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Date:   Fri, 12 Apr 2019 15:34:04 -0400
From:   Phillip Susi <phill@...susis.net>
To:     linux-ext4@...r.kernel.org,
        linux-fsdevel <linux-fsdevel@...r.kernel.org>
Subject: defrag

So the other day I ran a dump of my root fs (ext4) to /dev/null and it
took 8.5 minutes.  This fs has been around for some time so I figured it
may be somewhat fragmented.  I formatted a fresh fs on a new (lvm)
volume and used dump | restore to clone my fs to that, and dumping that
to /dev/null took 3 minutes.  Quite an improvement.  I was curious so I
formatted the scratch volume with btrfs, dump|restore to clone, and used
btrfs-send to dump the volume to /dev/null and it took 3.5 minutes (
after our course dropping cache ).  Not bad.  I broke out the old defrag
utility and had to make a few fixes to get it to compile and run
properly again ( been several years since I touched it ), and after
using e2image to clone the fs to the scratch volume, and running
e2defrag on it, dumping that to null took 2m36s, so it seems that it
does still improve on the default allocation policy of a real mounted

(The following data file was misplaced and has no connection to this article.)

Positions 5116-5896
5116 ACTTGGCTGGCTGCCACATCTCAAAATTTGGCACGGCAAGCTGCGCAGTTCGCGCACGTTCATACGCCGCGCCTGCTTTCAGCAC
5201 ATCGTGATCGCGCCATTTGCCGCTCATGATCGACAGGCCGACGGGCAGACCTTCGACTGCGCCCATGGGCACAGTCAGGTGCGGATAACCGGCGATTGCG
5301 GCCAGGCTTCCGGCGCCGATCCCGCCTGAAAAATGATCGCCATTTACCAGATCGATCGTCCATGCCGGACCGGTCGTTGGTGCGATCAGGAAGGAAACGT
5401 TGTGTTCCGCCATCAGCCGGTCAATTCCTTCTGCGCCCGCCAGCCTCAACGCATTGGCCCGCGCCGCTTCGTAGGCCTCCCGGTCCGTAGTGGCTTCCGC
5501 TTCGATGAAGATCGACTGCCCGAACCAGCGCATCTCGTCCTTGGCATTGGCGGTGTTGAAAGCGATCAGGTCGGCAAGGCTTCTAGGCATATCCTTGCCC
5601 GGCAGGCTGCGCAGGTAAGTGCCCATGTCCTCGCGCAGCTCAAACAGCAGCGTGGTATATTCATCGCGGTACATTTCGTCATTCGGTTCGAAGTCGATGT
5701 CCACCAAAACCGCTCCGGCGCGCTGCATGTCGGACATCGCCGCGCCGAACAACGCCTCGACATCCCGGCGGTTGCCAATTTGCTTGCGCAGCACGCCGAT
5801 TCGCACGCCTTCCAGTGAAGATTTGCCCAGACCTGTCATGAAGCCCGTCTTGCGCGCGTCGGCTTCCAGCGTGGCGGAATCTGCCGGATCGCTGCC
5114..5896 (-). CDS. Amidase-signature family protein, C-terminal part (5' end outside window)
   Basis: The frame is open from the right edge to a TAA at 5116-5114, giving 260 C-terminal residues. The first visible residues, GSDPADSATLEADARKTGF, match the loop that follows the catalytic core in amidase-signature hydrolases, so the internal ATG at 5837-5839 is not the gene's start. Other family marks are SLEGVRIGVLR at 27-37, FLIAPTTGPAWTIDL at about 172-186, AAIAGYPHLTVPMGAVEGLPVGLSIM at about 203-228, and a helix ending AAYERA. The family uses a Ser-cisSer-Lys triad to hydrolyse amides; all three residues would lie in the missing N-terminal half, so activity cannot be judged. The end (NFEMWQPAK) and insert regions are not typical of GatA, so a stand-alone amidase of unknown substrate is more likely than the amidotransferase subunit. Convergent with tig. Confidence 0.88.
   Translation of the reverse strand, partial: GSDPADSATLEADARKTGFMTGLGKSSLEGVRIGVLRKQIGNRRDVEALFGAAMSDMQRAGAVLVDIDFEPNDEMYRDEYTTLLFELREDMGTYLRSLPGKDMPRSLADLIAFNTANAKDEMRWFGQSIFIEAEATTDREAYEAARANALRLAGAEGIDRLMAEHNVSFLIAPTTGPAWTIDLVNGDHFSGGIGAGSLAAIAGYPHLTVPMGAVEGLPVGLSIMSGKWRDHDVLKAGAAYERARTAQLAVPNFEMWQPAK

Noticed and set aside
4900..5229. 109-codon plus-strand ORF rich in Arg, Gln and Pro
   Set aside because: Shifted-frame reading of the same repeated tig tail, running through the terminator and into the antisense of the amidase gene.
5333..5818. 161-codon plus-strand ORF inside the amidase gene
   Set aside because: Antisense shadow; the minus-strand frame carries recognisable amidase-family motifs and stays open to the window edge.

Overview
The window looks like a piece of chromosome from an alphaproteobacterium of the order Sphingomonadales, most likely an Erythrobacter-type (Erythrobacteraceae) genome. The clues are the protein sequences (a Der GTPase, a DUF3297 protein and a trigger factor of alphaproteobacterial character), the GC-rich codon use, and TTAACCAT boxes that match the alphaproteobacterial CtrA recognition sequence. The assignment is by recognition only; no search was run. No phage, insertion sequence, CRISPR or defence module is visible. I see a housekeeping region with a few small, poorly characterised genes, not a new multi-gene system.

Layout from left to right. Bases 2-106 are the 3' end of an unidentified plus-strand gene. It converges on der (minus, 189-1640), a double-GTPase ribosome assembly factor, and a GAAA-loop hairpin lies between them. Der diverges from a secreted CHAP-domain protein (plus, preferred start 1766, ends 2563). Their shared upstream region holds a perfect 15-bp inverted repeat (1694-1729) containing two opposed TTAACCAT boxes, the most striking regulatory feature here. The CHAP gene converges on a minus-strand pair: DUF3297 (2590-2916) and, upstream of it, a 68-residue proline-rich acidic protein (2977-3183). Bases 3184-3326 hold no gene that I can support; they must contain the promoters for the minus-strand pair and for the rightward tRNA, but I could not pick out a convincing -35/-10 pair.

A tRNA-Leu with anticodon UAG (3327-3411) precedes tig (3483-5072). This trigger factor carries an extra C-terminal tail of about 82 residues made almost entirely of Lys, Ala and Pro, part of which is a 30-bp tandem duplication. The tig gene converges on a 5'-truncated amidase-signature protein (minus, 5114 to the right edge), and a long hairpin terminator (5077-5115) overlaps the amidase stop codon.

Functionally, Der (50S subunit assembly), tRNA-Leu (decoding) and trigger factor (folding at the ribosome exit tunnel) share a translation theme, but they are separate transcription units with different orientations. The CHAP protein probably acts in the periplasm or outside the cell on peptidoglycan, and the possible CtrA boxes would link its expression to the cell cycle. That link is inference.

filesystem, though not by a huge amount.

Next I went back and cloned the fs again with e2image and ran e4defrag
(as root) on it.  It said it had a bunch of failures so I ran it a
second time and it seemed to do some more work ( why didn't it do it all
the first time? ).  Or does it just print every file name ( no switches
) even if they are already not fragmented?  Anyhow, dumping the fs after
2 runs of e4defrag took 9m37s.  That seems to be no better than before
running e4defrag.  Odd.  I re-cloned the fs and dumped it without
e4defrag and it was 9m46 seconds, so this is probably due to the scratch
volume being located further down the disks in a slightly slower area
than the original, but it still is worth noting that running e4defrag
did not really improve the dump time, whereas e2defrag made a huge
difference.

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